President Bush has suggested that other nations follow the example of Libya, which ended links with terrorist groups and surrendered weapons of mass destruction and delivery systems. But there is a second lesson: The United States will forgo its declared interest in democratization if a country takes positive security-related steps and has enough petroleum to offer.
A new book provides broad trend analyses of the major Asian sub-regions, as well as an array of transnational topical studies. It also evaluates current threats to regional peace and stability, considering how the strategic environment in Asia could change.
Senior Associate Ashley J. Tellis explains why the diplomatic interactions between the United States and India are simply too complicated to be transformed simply by successes in military-to-military relations.
Three years after the September 11th attacks and the U.S counter-attack in Afghanistan, Osama bin Laden remains at large, his chief deputy, Ayman al-Zawahiri, continues to taunt struggling American forces in Afghanistan and Iraq, and warnings of attacks here at home routinely spike into high alert. By most indicators, we are losing the war with al Qaeda. And not just the military war. We are losing the war against Islamist terrorism in its entirety, as anti-American passions spread like wildfire throughout the Muslim world.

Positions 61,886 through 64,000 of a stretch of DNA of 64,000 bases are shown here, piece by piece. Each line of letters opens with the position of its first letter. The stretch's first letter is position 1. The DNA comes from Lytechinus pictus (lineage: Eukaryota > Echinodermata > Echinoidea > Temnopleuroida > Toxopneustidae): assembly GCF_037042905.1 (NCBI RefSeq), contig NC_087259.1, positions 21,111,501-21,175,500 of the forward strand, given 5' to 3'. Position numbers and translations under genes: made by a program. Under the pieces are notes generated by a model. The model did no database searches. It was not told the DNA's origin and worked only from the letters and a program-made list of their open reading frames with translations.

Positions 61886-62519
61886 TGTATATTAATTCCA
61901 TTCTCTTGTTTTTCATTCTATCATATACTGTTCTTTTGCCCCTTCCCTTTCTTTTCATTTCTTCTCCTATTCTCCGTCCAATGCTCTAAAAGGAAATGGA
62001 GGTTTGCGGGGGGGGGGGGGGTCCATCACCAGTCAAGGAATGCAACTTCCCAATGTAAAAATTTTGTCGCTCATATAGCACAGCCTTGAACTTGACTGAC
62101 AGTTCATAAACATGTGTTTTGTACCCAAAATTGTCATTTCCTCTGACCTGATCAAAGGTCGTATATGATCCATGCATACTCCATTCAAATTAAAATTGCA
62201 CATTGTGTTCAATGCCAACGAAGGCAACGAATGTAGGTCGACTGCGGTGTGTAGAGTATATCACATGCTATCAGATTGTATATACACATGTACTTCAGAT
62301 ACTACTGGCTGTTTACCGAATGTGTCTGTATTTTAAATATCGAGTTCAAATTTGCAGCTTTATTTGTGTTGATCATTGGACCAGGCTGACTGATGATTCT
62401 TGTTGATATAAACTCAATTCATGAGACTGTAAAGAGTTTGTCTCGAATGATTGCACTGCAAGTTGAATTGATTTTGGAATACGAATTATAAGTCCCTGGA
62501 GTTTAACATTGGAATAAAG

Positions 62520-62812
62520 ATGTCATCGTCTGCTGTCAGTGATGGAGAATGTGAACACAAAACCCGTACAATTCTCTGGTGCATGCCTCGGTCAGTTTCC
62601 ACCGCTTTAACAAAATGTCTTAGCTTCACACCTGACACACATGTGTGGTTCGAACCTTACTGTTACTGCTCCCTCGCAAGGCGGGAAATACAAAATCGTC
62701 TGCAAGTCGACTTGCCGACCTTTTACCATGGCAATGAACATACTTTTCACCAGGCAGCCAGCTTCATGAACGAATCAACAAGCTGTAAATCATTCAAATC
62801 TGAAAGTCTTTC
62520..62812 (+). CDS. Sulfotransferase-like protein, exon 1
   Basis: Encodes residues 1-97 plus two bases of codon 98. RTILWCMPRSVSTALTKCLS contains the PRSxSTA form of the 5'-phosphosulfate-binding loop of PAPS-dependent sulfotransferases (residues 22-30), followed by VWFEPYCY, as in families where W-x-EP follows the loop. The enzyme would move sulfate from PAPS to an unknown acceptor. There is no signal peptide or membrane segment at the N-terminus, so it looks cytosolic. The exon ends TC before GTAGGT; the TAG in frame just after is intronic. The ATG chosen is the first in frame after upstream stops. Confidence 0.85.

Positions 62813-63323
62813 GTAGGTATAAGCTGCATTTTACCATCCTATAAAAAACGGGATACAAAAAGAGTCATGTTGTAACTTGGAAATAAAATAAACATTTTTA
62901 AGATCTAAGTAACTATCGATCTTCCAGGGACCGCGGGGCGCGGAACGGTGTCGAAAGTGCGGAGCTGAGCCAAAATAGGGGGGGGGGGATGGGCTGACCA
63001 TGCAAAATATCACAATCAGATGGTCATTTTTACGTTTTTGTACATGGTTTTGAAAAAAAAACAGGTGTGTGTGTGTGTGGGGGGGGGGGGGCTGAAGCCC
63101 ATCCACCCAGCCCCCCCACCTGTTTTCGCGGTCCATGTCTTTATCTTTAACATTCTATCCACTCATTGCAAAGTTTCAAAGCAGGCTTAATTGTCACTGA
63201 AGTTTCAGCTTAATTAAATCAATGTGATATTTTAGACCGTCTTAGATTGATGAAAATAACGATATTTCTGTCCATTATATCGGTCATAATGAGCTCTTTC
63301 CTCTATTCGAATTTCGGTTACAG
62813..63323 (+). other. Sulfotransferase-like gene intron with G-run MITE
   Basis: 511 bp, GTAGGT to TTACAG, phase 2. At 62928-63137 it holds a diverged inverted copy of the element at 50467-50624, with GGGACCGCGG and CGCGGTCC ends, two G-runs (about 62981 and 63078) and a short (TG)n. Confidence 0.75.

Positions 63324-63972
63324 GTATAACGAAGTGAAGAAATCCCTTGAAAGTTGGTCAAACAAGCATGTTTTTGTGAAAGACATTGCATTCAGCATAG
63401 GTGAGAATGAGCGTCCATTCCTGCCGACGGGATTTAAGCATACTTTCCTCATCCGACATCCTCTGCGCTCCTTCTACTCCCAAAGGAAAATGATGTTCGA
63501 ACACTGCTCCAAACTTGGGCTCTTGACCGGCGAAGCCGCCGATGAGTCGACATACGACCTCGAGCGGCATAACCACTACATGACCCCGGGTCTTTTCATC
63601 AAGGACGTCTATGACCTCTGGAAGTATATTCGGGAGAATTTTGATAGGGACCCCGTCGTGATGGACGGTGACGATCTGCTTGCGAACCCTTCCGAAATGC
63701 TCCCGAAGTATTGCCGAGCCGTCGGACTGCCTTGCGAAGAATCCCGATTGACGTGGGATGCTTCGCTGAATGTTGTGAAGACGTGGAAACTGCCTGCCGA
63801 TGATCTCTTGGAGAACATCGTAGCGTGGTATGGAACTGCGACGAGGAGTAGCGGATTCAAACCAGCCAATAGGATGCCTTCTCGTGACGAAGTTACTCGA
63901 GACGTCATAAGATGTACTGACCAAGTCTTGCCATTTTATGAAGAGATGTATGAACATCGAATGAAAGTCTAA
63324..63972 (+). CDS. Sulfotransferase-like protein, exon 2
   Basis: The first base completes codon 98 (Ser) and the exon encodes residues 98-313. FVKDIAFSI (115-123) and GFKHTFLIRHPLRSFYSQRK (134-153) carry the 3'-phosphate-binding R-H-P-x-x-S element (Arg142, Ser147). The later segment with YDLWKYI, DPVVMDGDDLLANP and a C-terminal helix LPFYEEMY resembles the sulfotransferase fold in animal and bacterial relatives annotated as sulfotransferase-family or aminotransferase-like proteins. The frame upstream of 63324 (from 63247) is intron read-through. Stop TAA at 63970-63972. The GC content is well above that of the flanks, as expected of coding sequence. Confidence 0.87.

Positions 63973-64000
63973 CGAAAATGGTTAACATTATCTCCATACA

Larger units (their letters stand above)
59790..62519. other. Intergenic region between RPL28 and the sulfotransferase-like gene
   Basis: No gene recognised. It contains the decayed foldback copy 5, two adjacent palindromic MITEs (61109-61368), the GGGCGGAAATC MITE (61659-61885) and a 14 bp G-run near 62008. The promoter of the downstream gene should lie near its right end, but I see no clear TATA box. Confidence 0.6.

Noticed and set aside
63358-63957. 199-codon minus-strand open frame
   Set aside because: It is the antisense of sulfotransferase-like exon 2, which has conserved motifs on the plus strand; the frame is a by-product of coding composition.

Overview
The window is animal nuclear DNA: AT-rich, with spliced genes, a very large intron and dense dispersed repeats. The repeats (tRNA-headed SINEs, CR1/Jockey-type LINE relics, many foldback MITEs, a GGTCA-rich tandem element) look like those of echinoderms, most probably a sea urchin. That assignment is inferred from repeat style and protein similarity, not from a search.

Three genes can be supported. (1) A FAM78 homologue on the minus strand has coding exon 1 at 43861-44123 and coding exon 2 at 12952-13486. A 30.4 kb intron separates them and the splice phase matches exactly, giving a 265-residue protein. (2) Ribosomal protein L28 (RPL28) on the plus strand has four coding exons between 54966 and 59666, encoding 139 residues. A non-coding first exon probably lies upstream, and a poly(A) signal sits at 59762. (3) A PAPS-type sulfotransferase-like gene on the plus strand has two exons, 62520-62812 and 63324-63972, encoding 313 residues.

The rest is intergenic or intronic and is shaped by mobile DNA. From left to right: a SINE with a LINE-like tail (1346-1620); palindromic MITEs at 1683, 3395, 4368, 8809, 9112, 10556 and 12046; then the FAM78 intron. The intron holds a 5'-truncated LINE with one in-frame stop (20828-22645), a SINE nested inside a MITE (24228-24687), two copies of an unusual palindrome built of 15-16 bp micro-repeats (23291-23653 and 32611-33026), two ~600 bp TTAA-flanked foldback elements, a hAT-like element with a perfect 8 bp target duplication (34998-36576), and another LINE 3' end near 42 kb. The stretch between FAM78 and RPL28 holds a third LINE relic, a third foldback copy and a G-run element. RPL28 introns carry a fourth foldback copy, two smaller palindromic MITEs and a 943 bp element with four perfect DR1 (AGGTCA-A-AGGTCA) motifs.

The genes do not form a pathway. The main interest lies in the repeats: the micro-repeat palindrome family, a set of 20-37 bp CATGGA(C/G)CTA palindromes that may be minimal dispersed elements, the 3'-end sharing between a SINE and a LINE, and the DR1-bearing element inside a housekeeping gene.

John Judis, Jim Mann, and Michael Lind discuss historical lessons that could have informed the decision to go to war in Iraq.
What was an emerging opposition in Iraq is now a full-fledged insurgency. The United States is still without a political strategy that recognizes this reality. As a result, the military is forced into a stop-go-stop hesitancy in which soldiers' lives are being wasted and security continues to worsen.
It has been called the forgotten war. What seemed two years ago to be a shining example of American military power and international leadership is now a growing morass. The Taliban is back, Al Qaeda roams the countryside and Osama bin Ladin mocks America from his mountain redoubt. Assassins in the last week barely missed killing both the president and the vice-president in separate attacks on this fledgling democracy’s government.
The National Bureau of Asian Research held a conference, Strategic Asia and the War on Terrorism, at the Carnegie Endowment for International Peace on September 22, 2004, in conjunction with the launch of its new book Strategic Asia 2004-2005: Confronting Terrorism in the Pursuit of Power, co-edited by Ashley Tellis and Michael Wills and with a contribution from Michael Swaine.